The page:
How and When to Wrap Your Evergreens for Winter

Wrap Your Evergreens for Winter: The first time I saw someone wrapping their evergreens I did a double-take. Why would someone cover the only spot of green in an otherwise bleak and winter yard? But a week later, after a snow storm and a deep cold, I went to my little forest and took stock of the damage.

Two of my favorite young balsams perched on the ground, their tops buried in heavy snow, and a pine popped as moisture seeped into its core and then dissipated as it froze. Branches scattered the ground. Surrounded by the destruction winter weather can cause, carefully-wrapped evergreens suddenly made sense.

Here’s why, when and how you should consider wrapping your evergreen plants this winter.

Why Wrap Evergreen?

Evergreens glow in winter. If you’ve planted a row of conifers, they aren’t the only ones to improve the summer scene. Your evergreens also bring greenery to the winter landscape. So why would anyone cover those beautiful evergreens during their peak season?

Wrap Your Evergreens for Winter

protection for young trees

If you have strong, healthy, mature evergreens, your tree is unlikely to wrap. Most evergreens can handle the winter season without any assistance. That’s what they’ve evolved to do. But what if you just planted a row of beautiful, young boxwoods?

It’s actually very simple – wrapping can protect trees that are young, newly planted, exposed to extreme wind, or dehydrated. If you have a dry autumn, or if you have just planted a row of evergreens as the wind blows, take care of them. You don’t need to wrap them every winter, just long enough to help them grow through their first few cold seasons.

After the first few years, it’s important to treat your trees like adults. If you keep wrapping them until they are too long to wrap well, they will never develop into hardy, durable trees. So back off after the first winter and let your evergreens stand on their roots!


Young or delicate trees are especially susceptible to sunburn. When your evergreens lose their fresh, green needles and turn brown during the winter, chances are sunscald is to blame.

When the winter sun shines on your young trees, especially during an unseasonably hot snap, the needles absorb heat and light. The whole tree starts feeling warm and alive. It loosens and lowers its defences. But the winter sun never lasts long, and when the sun sets, the happy tree does not get ready for the cold soon.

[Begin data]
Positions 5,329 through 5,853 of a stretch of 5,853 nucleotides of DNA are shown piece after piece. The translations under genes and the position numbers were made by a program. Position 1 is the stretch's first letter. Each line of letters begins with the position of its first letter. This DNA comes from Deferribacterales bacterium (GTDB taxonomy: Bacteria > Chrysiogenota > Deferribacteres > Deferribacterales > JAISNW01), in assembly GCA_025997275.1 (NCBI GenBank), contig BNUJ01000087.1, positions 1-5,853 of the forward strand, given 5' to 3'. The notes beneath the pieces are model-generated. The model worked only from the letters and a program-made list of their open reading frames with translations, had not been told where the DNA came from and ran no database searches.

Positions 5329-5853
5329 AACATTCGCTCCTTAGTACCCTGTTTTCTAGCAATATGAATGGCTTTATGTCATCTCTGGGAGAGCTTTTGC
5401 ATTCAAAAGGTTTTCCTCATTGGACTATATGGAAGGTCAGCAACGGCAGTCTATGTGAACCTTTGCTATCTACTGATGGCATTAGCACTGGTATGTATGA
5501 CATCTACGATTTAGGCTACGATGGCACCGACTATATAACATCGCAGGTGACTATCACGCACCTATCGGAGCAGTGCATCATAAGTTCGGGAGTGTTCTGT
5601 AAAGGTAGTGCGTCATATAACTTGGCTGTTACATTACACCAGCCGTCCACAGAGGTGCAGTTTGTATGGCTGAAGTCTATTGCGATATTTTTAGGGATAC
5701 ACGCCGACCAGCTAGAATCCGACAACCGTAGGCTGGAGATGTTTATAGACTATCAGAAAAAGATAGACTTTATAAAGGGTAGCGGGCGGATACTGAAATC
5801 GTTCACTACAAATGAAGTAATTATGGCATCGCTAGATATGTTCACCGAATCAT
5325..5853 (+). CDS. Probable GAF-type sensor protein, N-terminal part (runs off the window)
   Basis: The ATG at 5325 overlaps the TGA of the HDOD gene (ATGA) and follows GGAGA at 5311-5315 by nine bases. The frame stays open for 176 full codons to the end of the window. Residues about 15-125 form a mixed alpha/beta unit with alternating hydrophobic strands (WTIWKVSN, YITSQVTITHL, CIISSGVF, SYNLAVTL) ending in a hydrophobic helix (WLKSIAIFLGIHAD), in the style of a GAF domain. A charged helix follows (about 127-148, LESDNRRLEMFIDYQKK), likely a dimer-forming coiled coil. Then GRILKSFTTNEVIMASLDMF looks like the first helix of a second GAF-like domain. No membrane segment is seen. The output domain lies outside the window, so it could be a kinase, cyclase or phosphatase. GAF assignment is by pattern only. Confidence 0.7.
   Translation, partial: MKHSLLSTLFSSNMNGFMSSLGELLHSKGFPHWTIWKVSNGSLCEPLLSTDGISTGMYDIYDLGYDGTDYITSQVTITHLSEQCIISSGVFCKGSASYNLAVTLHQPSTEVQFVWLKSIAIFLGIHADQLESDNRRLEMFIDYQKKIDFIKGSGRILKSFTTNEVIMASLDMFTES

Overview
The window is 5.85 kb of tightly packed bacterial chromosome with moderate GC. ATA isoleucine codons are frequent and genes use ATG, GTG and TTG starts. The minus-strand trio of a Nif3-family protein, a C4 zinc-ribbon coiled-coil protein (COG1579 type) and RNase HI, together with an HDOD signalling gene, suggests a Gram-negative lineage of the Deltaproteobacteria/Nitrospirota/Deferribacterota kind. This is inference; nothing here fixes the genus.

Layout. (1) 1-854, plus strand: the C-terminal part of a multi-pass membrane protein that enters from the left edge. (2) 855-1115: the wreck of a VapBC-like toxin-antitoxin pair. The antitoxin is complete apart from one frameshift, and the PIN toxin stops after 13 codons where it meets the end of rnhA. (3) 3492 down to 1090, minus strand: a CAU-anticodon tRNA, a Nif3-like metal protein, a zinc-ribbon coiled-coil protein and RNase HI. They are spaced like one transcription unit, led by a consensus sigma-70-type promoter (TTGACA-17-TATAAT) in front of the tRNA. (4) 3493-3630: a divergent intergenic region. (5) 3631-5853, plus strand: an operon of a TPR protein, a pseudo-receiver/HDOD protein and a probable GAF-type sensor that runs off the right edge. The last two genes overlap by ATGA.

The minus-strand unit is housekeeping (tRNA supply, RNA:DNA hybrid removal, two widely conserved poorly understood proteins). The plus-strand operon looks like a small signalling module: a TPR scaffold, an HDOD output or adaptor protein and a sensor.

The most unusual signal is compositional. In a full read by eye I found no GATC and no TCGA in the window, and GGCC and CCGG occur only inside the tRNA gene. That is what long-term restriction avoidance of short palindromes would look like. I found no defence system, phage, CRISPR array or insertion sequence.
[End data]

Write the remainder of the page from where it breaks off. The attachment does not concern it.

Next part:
In a sudden change in temperature, which happens as soon as it is out of sight of the sun, the needles become discolored, brown and dry – almost like chilblains in humans. Wrapping evergreens can help protect it from sunburn.

When to Wrap Evergreen

If you are going to wrap your evergreens, it is best to wait until the trees are dormant. Evergreens don’t lose their needles, of course. Keep an eye on deciduous trees around your conifers and wrap your evergreens when all (or nearly all) of the deciduous trees are bare.

Sometimes though, an early storm does occur. Here in the northeast, we’ve seen a blizzard in early October. Autumn snow is wet and heavy—the kind of snow that destroys beautiful, young trees. If you hear of an early storm, or if autumn is cold enough to cause one, go ahead and wrap your trees early.

wrap content

Wrap Your Evergreens for Winter

There are lots of options out there including plastic, paper, fabric and burlap.

Burlap is the most popular material for wrapping evergreens, but it is also the most controversial. Burlap is breathable, which is an essential aspect of any good tree wrap. It colors and protects your evergreens, but without keeping sunlight or cold air out. This means your trees won’t be shocked in the spring when you pull back the cover and expose them to the light.

Burlap naysayers insist that the rough, dry fabric draws moisture out of your trees. They also claim that the loose weave of burlap does nothing to protect young trees from wind, snow, and sun.

But burlap is successfully used by gardeners, who claim that it protects their trees from year to year. So who is right?

benefits of burlap

If you’re thinking of tree wrapping as an opportunity to wrap your trees in a warm coat and soil, burlap seems like a poor choice. It doesn’t block out all the wind, sun or snow at all. But tree wrapping isn’t about bolstering your trees against the elements, it’s about supporting delicate trees as they stand up against the worst of winter’s weather.